Discussion in 'Hydrodynamics and Aerodynamics' started by member 35765, Jul 9, 2013.

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### member 35765Junior Member

Hello to all in the know of this subject ,

I am a recent yacht design graduate, and it's amazing how one only really starts learning once real projects are in the process and your warm guiding lecturers are gone !

Referencing Larsson's "Princilpes of Yacht Design" and Fossati's "Aero-hydrodynamics" .

The Topic:
A keel shape for least induced resistance - is one that has an elliptical distribution of side force .
With a trapezoidal keel shape, this elliptical force distribution can be achieved by optimizing a taper ratio with a sweep angle, ,as per a graph derived from Lifting Line Theory . Ref : "Princilpes of Yacht Design" , Larsson, pg 109 .

My question:
The theory continues to say that for an 'unswept keel' with a taper ratio of 0.45 - "the area distribution in the vertical direction corresponds to the force distribution" , stating that this is a disadvantage . Why is this a disadvantage ?
Why can I not have an unswept keel, with a taper ratio of 0.45, giving me an elliptical force distribution ? I am not clear on the problem ?

Any insight into this topic would be greatly appreciated .

Regards
Dale Frahm

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### daiquiriEngineering and Design

I don't have much time to write in detail now, but the quoted part (if correctly copied here) is clearly not true in general, because physically not possible. The shape of the lift (or pressure) distribution cannot follow the area distribution of the keel (for practical aspect ratios) because of the pressure-relieving influence of the free tip. If it followed the area distribution, you'd have a jump discontinuity of pressure right at the wing tip, where area drops from some finite value to zero, which just cannot occur.
At the upper side of the keel, the hull acts to some extent as a keel extension - if the heel angle is not too high. So, near the keel root a keel behaves grossly as mid-span part of a wing, where the pressure distribution can be approximated by the area distribution in case of an unswept keel.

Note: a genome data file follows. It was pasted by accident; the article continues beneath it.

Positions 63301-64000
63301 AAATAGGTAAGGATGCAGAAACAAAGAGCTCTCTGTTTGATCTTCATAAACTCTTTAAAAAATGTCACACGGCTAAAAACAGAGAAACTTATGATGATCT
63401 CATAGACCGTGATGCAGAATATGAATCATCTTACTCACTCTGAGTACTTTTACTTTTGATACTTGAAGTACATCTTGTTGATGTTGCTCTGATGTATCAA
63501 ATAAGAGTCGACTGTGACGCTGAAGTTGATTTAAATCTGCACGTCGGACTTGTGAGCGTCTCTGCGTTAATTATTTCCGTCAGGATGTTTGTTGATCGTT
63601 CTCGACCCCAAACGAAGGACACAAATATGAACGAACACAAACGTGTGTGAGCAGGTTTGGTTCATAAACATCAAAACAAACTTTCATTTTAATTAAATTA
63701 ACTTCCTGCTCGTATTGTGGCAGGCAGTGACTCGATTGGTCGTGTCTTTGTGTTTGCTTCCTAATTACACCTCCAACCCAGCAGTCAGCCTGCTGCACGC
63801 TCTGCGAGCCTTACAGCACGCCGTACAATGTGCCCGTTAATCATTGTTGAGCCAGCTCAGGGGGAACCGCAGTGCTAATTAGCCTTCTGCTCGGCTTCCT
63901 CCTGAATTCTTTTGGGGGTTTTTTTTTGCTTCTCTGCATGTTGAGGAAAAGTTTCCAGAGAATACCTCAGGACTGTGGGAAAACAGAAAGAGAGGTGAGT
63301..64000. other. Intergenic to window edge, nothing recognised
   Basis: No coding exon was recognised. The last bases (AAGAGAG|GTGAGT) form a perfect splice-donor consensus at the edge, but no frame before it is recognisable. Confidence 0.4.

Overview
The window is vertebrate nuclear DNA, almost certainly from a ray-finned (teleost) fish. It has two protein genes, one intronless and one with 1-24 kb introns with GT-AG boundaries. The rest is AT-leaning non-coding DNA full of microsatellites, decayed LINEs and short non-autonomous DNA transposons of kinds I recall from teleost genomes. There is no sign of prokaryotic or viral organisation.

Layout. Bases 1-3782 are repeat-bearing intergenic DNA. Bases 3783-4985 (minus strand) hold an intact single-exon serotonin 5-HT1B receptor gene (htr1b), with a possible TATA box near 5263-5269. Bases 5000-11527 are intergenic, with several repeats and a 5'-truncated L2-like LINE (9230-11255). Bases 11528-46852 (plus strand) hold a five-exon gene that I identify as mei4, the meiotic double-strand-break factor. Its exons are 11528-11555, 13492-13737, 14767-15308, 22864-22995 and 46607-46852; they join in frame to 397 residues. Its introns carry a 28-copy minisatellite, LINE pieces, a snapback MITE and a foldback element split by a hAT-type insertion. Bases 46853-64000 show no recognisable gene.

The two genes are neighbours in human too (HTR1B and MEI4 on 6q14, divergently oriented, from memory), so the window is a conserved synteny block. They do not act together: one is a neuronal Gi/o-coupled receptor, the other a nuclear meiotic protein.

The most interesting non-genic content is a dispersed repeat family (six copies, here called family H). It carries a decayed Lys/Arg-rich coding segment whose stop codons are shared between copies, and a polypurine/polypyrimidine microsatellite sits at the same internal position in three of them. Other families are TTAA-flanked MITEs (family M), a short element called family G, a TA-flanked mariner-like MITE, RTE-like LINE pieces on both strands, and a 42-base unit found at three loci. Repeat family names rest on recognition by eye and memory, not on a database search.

The pressure can be assumed to follow the area distribution only for very high-AR unswept keels, and only far from the keel tip.

Cheers

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### tspeerSenior Member

A keel produces lift by deflecting the water to leeward, and for minimum induced drag you'd want the wake to be deflected uniformly all along the span of the keel. Achieving this is a complex function of the keel shape, interaction with the hull, and free-surface effects.

You can use this spreadsheet to experiment with different keel shapes, independent of the hull. You'll have to make some assumptions about the effect of the hull in carrying the lift past the root of the keel. That might be done by extending the planform of the keel, or by including the vertical profile of the hull but with a reduction in the lift curve slope for the hull portion. The free-surface approximation in this spreadsheet is appropriate for high-speed cases like hydrofoils, but probably isn't very good for keel boat Froude numbers.

What you'll find is the lift distribution lies in between an ellipse and a shape that is proportional to the planform. A taper ratio of 0.4 to 0.5 does a decent job of approximating an elliptical loading for an isolated wing, and this has been adopted for keels.

However an elliptical loading may not be what you want for a keel, as the surface effects mean it may be better to have more loading farther down. The spreadsheet will allow you to determine the planform for minimum drag and then see how much additional drag is associated with a practical planform.

More important than planform is the effect of span. A deeper keel with a more agricultural planform can have less drag than a shallower keel with an ideal planform.

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### quequenSenior Member

Tom, thanks for sharing the spreadsheet. What do you mean by "agricultural" planform? This image qualifies?

AC72 rudders don't seem to have an elliptical or trapeze planform, are they more concerned on vortices than pressure distribution?

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### ErwanSenior Member

Quequen,

AC72 rudders have a winglet at the bottom which also acts as an end-plate for the rudder, in addition to the lift or altitude control it is supposed to address.

As a result of the end-plate effect, the induced drag is no more a concern, on the top you have the hull, at the bottom, the winglet, so the induced drag to be addressed is from the winglet's vertical lift.

Cheers

EK

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### Leo LazauskasSenior Member

Last edited: Jul 10, 2013

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### tspeerSenior Member

As pointed out, AC72 rudders have wings on the bottom, so the span load on the rudder does not go to zero at the end.

The other factor is the immersion of the rudder varies over a wide range. When flying high, only the end of the rudder is in the water, so it needs area there to providing steering control power.

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